Thursday, July 28, 2011

Passing on the Savings

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What's In It For Me?

So suppose the Republicans actually follow through on the premise that they would rather the country collapse than suffer rich people to pay taxes? What will happen?

Everyone agrees at least that interest rates will rise and the dollar will fall. But interest rates are like energy prices. They are built into every other price somehow. If they rise, it seems like prices should rise generally. But interest is a transfer of wealth from borrower to lender. If rates rise, that should increase the amounts transferred.

My impression, is that the relationship between borrowers and lenders is that in general lenders have more money than borrowers. If it were any other way, the borrowers wouldn't need to borrow and the lenders wouldn't have anything to lend. So one can say that in general interest is a transfer of wealth from the poor to the rich.

And the Republicans' obduracy in Congress, if it leads to higher interest rates, is almost certain to benefit the rich at the expense of the poor. Isn't that a surprise to find the Republicans pursuing such a policy? Who would have thought it?

As the dollar falls, as surely it must with trillions of recently created dollars floating around, the price of imported goods must rise. Which is further inflation.

How does the government, usually through the Federal Reserve Board, fight inflation? By raising interest rates. That should not be too hard, considering that interest rates - to banks at least - are now less than zero. I.e. zero less the inflation rate.

But the reason the rates are zero - to banks - is to keep money flowing by banks borrowing for free so they can lend at low interest rates so borrowers can invest and buy and sell. That is, to keep the economy from stopping. Less politely, to keep it from collapsing. Which it nearly did in 2008 and 2009.

So the economy faces the risk of inflation if nothing is done, if interest rates are kept low. And as we have seen in earlier decades, particularly the 1970's, that once started, an inflationary spiral can be hard to stop, very hard.

Conversely, if interest rates are raised, either by the Federal Reserve raising them, or by the Republican sabotage of the national economy, we could fall back into a deflationary spiral. As the example of Japan in the 1990's has shown, once a deflationary spiral starts, almost nothing can stop it. And the attempts to slow it down leave the government with staggering amounts of debt afterward.

Assuming I were a Republican and thus so selfish that I were willing to destroy my country and impoverish its people rather than pay even a token amount of taxes on my income and assets, which disaster would I prefer to inflict on my country?

A deflationary spiral would mean that prices would go down so the cost of living would be less. Or would it? It would mean that costs incurred by corporations selling goods would go down. Prices would only go down if they lowered prices in response, if they passed on the savings to their customers. That is, if the market were really competitive rather than oligopolistic. In short, do falling producer price really mean falling consumer prices?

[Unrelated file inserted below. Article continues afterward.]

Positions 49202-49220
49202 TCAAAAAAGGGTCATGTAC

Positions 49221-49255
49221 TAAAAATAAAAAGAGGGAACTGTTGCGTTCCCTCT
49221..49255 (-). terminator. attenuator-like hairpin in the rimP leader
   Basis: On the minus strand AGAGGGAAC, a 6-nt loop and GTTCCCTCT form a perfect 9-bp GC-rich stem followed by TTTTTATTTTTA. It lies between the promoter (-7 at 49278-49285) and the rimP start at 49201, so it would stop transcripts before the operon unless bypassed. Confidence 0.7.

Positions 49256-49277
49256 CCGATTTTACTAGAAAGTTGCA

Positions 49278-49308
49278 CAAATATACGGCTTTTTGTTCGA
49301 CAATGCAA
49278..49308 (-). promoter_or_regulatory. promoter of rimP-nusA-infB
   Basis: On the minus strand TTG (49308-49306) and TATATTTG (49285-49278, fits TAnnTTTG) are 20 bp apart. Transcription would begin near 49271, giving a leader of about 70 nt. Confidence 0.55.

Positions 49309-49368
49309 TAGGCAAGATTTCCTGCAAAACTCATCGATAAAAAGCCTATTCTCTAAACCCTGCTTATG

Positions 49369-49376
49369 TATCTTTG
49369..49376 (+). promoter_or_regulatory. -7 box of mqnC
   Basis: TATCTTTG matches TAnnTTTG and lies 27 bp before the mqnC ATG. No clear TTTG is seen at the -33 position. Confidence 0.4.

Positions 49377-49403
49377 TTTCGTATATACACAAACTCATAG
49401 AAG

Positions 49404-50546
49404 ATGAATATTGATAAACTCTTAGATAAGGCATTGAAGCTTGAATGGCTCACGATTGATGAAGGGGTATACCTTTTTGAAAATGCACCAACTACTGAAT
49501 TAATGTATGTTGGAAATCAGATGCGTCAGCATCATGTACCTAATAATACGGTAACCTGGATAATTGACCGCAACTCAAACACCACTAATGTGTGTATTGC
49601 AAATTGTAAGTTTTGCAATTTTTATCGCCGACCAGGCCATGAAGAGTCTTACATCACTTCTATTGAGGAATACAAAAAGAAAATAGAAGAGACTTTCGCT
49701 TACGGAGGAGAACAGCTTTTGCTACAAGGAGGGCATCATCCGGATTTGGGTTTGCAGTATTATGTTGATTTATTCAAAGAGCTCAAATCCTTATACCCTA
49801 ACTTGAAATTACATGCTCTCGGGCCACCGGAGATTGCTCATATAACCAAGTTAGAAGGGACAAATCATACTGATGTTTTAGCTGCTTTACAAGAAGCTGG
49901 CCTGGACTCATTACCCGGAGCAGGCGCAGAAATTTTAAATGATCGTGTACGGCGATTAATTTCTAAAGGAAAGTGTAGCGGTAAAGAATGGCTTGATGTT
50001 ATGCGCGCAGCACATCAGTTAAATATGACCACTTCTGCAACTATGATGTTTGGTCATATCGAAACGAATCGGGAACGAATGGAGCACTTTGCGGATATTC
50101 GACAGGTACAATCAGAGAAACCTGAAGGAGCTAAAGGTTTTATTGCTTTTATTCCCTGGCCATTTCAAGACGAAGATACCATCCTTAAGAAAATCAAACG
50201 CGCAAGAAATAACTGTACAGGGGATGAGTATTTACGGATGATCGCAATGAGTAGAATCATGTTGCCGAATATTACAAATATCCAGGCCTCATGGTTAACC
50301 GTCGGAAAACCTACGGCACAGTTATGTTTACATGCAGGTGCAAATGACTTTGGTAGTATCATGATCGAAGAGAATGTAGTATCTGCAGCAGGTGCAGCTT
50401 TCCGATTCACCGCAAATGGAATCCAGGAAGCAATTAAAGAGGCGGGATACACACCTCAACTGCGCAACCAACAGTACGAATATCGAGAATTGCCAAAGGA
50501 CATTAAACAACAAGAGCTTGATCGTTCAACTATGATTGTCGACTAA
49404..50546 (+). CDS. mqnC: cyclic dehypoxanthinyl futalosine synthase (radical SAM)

Oddly enough, even during the recent sharp retreat in consumer demand, there were almost no price reductions. Instead, there were special offers, things were 'On Sale', there was this gimmick and that, all of which were ways to disguise price reductions. This was so they would not have to admit to either the price reductions nor the inevitable price increases when consumer demand returned.

For goods in which the demand is less elastic, i.e. in which the consumer has fewer choices and little opportunity to simply not buy the product, e.g. medical care, pharmaceuticals, utility bills, food staples, and the like, the corporations have simply pocketed the difference and passed on none of the savings from falling costs.

So does supply-and-demand economics, the marketplace setting prices, really work in real life? In a word, NO.

Though I am no economist, my guess is that the Adam Smith model of the free market only works if every buyer and and every seller has identical economic power. Since that happens exactly never, the free market model is a theoretical construct that never actually happens. The ideology of the Republican Party and of free-market conservatives generally, is based squarely on this fantasy.

In short, if there were a serious deflation, my pension and the rents from my house would be seriously diminished. My stocks would go down. My mortgage would remain the same. The cost of living, though disguised, would not fall significantly. I would be screwed.

Conversely, if there were a serious inflation, my pension would rise about the same amount, the rents from my house would rise about the same amount, my stocks would rise about the same amount, and prices would rise about the same amount. Travel would probably not become much more expensive because though the dollar would be worth less, there would be more of them.

BUT my mortgage payment, which is a fixed rate mortgage, would NOT go up. Paying this is by far the largest expenditure I have. More than half of every dollar I get goes to paying it. If the inflation were severe enough, the mortgage might become just another bill like the utility bill - noticeable, but not crushing.